But the same divining imagination which showed him these things also showed him the near time when it would be too late to speak of them, and when not to have spoken would leave him irredeemably in the common herd of hand-tomouth politicians.
ASTROLOGY, the ancient art or science of divining the fate and future of human beings from indications given by the positions of the stars (sun, moon and planets).
' duschcn, to strike or fall), one who uses, or the.art of using, the dowsing-rod (called "deusing-rod" by John Locke in 1691), or "striking-rod" or divining-rod, for discovering subterranean minerals or water.
(ii.) The divining rod is the best-known example of this class; divination depending on automatic movements of this sort is found at all stages of culture; in Australia it is used to detect the magician who has caused the death of a native; in medieval and modern times water-divining or dowsing has been largely and successfully used.
Similar in principle is coscinomancy, or divining by a sieve held suspended, which gives indications by turning; and the equally common divination by a suspended ring, both of which are found from Europe in the west to China and Japan in the east.
It seems that opinions may be formed of inquiry and study alone, which are then constructive; but where intuitive perception or the perceptive imagination is a robust possession, the fruits of research become assimilative - the food of a divining faculty which needs more or less of it according to the power of divination.
Great use was made of a curious divining drum, oval in shape and made of wood, 1 to 4 ft.
Talleyrand, personally impressed when in America with Hamilton's brilliant qualities, declared that he had the power of divining without reasoning, and compared him to Fox and Napoleon because he had " devine l'Europe."
He was a model steward, possessing in the highest degree the faculty of divining the needs and instincts of those he dealt with.
She caught the unfinished word in its flight and took it straight into her open heart, divining the secret meaning of all Pierre's mental travail.
These more specialized actions are most typically seen in the Divining Rod (q.v.; see also Table-Turning), which indicates the presence of water and is used among the uncivilized to trace criminals.
Tacitus says that certain marks were inscribed on the divining chips, but it cannot be determined with certainty whether these were really letters or not.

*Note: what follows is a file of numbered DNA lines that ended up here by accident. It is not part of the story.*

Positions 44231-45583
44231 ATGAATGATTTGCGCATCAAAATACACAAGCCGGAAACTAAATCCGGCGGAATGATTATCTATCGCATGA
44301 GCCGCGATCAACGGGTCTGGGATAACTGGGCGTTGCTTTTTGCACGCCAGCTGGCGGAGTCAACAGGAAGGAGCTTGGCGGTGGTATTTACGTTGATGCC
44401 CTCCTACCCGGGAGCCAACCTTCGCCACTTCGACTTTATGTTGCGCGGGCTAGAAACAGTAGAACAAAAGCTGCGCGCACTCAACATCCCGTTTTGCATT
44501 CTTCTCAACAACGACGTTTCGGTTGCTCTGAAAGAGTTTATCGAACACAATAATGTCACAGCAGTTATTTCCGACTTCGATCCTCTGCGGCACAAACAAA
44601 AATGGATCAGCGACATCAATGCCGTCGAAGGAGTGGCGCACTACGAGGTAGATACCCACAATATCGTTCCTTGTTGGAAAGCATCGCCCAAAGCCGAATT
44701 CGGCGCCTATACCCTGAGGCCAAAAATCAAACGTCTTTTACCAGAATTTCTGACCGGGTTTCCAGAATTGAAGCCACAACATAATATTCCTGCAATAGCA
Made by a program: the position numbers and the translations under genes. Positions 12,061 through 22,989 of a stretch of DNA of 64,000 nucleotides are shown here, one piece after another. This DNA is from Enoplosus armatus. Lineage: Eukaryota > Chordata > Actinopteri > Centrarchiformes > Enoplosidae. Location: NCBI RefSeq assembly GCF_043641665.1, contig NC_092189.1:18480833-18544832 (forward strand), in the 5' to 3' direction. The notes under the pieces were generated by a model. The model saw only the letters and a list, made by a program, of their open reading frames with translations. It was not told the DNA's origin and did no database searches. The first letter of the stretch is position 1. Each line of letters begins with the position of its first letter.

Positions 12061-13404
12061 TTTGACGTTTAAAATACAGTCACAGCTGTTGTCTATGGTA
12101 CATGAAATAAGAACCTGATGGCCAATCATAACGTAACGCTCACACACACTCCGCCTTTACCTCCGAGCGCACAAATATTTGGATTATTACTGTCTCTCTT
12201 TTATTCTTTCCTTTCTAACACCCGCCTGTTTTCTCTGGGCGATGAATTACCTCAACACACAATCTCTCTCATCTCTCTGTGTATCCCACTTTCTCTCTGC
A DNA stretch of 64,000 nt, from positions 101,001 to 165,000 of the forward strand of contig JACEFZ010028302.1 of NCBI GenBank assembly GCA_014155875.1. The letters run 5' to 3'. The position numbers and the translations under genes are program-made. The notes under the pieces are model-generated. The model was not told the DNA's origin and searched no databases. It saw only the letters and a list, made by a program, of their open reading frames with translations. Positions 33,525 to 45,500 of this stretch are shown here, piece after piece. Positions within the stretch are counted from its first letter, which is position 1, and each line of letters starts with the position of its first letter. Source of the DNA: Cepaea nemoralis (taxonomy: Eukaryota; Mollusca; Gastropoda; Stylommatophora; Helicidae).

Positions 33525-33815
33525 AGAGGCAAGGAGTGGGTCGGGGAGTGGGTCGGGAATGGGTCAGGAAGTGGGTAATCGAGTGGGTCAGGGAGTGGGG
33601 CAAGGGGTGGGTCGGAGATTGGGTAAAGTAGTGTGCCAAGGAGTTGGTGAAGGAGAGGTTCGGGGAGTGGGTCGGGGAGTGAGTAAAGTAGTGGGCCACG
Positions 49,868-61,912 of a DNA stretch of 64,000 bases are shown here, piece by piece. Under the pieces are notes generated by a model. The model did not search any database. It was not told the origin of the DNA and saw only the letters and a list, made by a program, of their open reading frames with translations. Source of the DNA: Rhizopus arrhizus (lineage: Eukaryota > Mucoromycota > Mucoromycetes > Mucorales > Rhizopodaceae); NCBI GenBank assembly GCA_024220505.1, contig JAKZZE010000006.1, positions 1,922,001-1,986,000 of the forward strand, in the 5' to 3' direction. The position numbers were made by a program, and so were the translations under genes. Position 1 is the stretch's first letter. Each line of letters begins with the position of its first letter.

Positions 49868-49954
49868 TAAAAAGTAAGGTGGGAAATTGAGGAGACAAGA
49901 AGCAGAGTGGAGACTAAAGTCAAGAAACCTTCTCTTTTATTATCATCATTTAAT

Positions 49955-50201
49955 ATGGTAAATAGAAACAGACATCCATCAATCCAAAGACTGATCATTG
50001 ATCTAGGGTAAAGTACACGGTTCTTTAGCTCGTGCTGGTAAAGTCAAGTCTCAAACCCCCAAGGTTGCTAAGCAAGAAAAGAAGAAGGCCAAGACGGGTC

The most noteworthy outcome of this system in the realm of religious practice was, as already intimated, the growth of an elaborate and complicated method of divining the future by the observation of the phenomena in the heavens.
According to Cornish tradition, the divining or dowsing rod is guided to lodes by the pixies, the guardians of the treasures of the earth.
By Vallemont, who wrote towards the end of the 17th century, the divining-rod of hazel, or "baguette divinatoire," is described as instrumental in the pursuit of criminals.
The Jesuit Vaniere, who flourished in the early part of the 18th century, in the Praedium rusticum (pp. 12, 13, new ed., Toulouse, 1742) amusingly relates the manner in which he exposed the chicanery of one who pretended by the aid of a hazel divining-rod to point out hidden water-courses and gold.
(i.) Crystal-gazing is a world-wide method of divining, which is analogous to dreams, save that the vision is voluntarily initiated, though little, if at all, under the control of the scryer.
An arpa or divining-rod was laid on a definite spot, the drum beaten by a hammer, and conclusions drawn from the position taken up by the arpa.
They claimed to be able to foretell the future by watching the clouds, or by means of divining-rods made of yew.
I think that the richest vein is somewhere hereabouts; so by the divining-rod and thin rising vapors I judge; and here I will begin to mine.
After a cold and snowy night it needed a divining-rod to find it.
Yet so far was Wellington from divining Napoleon's object that he stationed 17,000 men (including Colville's British division) at Hal and Tubize, 8 m.
One of the chief names for the priest was baru - literally the "inspector" - which was given to him because of the prominence of his function as an inspector of livers for the purpose of divining the intention of the gods.
Thus the Zulu says to the ancestral ghost, "Help me or you will feed on nettles"; whilst the still more primitive Australian exclaims to the "dead hand" that he carries about with him as a kind of divining-rod, "Guide me aright, or I throw you to the dogs."
Rightly divining as much, the church condemned the doctrine as early as 1276.
Its greatest gift was not the romantic imagination which he possessed abundantly and employed overmuch, but the perceptive, interpretative, judicial or divining imagination, without which there can be no great man of affairs.
One of the oldest and most widespread methods of divining the future, both among primitive people and among several of the civilizations of antiquity, was the reading of omens in the signs noted on the liver of the animal offered as a sacrifice to some deity.
§ 186), furnishing the date (274 B.C.) when the examination of the heart was for the first time introduced by the side of the liver as a means of divining the future, while the lungs are not mentioned till we reach the days of Cicero (de Divinatione, i.